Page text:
Urinary Tract

Caring For The Urinary Tract

The urinary system is an elaborate system of filtration that performs the vital task of producing and excreting urine. In so doing it cleanses the body of waste products and toxins and helps to maintain a constant internal environment by governing the water and chemical composition and the acid-alkali balance of the body. The Chinese consider that the kidneys are the seat of vital energy, known as kidney Jing, which promotes longevity and immunity. The urinary tract can fall prey to some of the ills of modern living in its eliminative work. Solvents, paint, synthetic fragrances and colours, preservatives and nitrogen waste from a high protein diet have to be passed out of the body via urine and all impose a strain on the kidneys and can contribute to urinary problems. To look after their kidneys, children need to be encouraged to drink plenty each day to assist the kidneys in their cleansing work, to flush through toxins and waste products of metabolism and to prevent them from causing irritation of the urinary tract along the way.

There are many herbs that exert their action on the urinary system and these can be used preventatively and therapeutically Marshmallow (Althea off.), corn silk (Zea mays), comfrey leaf (Symphytum officinale) and oats (Avena sativa) all have a demulcent action in the urinary tract. Many of the aromatic herbs that are popular as herbal teas are rich in volatile oils that not only have antimicrobial properties, but also have diuretic action. Thus drinking chamomile, mint, lemon balm, fennel (Foeniculum vulgare), rosemary or thyme tea or adding them regularly to diet can work as preventative medicine in the urinary system. Cranberries and bilberries / blueberries are also valuable, helping to prevent pathogenic bacteria from adhering to the walls of the urinary tract and in this way helping to prevent infection. During any kind of infection or inflammatory process, the use of diuretic herbs to increase the flow of urine can help the body to throw off accumulated toxins and debris produced in the system from the immune system’s fight against infection and inflammation. Such herbs include celery seed (Apium graveolens), cleavers (Galium aparine), dandelion leaf, corn silk (Zea mays), couch grass (Agropyron repens) and uva ursi (Arctostaphylos uva ursi).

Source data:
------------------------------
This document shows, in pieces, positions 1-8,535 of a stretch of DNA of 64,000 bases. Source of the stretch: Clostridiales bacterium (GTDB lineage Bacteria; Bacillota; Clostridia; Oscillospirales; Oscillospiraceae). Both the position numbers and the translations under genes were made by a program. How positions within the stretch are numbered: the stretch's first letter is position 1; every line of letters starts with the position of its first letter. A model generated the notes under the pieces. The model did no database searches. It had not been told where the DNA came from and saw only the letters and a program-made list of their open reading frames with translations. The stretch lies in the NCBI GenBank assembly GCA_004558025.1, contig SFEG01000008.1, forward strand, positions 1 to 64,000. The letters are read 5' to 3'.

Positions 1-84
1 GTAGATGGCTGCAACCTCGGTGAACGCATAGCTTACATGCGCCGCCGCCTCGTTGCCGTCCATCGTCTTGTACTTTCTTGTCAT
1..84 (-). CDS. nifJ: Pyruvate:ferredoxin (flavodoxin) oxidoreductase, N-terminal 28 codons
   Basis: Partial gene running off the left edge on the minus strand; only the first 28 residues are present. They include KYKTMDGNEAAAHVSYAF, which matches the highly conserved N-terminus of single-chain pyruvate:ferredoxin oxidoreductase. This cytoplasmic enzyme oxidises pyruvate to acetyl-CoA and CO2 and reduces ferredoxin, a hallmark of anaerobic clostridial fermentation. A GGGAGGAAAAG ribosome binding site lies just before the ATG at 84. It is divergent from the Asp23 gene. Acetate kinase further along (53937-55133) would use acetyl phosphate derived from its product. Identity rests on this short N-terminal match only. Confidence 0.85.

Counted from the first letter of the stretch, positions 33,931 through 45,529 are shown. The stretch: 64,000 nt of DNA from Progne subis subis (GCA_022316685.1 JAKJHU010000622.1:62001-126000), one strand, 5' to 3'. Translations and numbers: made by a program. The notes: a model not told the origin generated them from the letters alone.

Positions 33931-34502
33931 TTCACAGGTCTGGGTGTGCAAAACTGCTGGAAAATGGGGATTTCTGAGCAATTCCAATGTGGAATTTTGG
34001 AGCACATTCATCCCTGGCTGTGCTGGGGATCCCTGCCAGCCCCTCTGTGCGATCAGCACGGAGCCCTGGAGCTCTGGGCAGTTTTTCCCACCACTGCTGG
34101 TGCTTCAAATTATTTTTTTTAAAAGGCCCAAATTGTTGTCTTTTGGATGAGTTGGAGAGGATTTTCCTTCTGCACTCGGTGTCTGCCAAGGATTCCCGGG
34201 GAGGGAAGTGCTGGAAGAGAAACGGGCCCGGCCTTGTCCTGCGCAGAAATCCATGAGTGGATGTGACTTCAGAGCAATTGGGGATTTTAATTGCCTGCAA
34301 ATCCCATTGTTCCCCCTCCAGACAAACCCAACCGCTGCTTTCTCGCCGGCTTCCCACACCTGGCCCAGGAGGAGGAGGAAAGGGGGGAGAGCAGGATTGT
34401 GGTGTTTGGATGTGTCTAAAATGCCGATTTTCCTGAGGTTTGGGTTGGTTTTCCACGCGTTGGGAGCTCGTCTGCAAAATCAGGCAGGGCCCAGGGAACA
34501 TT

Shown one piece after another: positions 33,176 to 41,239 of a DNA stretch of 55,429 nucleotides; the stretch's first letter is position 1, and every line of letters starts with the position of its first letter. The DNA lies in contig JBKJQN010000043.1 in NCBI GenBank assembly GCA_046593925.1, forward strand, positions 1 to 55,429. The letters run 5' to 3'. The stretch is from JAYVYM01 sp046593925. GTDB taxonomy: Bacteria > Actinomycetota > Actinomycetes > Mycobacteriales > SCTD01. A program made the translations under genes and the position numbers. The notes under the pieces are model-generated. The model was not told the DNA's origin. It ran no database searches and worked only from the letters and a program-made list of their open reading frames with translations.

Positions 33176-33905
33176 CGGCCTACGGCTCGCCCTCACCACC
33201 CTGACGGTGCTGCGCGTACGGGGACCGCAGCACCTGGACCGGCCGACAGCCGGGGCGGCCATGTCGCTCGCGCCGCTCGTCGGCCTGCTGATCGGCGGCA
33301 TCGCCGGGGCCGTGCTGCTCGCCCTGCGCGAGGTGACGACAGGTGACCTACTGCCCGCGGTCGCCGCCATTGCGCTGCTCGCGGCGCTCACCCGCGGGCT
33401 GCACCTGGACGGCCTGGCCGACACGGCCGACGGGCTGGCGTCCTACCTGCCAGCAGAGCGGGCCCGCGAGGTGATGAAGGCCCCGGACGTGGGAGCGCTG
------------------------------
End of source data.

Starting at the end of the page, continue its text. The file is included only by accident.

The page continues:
Ayurvedic approach

Apana Vata is the main seat of Vata in the body and governs the function of the urinary system. Anything that disturbs Vata can contribute to an interruption of the urinary tract’s excretory function and cause pain and is largely responsible for problems such as an irritable bladder and bed wetting in children. When urinary tract infections develop and symptoms present such as pain and burning when passing water, Pitta has also become involved.

According to Ayurveda the kidneys are weakened (and Vata disturbed) by drinking too much or too little water, drinking excessively cold and iced liquids, cold weather, too much change and travelling, excessive thinking or worry, overuse of antibiotics and not heeding the urge to urinate. Fear and fright damage the kidneys on a psychological level. The kidneys are particularly delicate in sensitive or traumatized children (i.e. Vata disturbances). If toxins accumulate in the body, they can lodge themselves in the kidneys and urinary tract, especially if the kidneys are weakened by the above factors, and cause problems such as dysuria and urinary tract infections.

The most popular Ayurvedic remedy for tonifying and strengthening the kidneys is shilajit, a special mineral pitch exuded by various rocks in India. It improves kidney and bladder function, and is said to have antimicrobial properties, to strengthen the nervous system, and help dissolve stones. It can be used for all doshas and is an important strengthening and rejuvenative herb. It is used particularly for dysuria, oedema and urinary tract infections.

Other popular remedies for the bladder are gokshura (Tribulis terrestris) which is often used with Triphala, purslane (Portulaca oleracea) and punarnava (Boerhavia diffusa). Ashwagandha regulates Apana Vata and makes a valuable adjunct to treatment.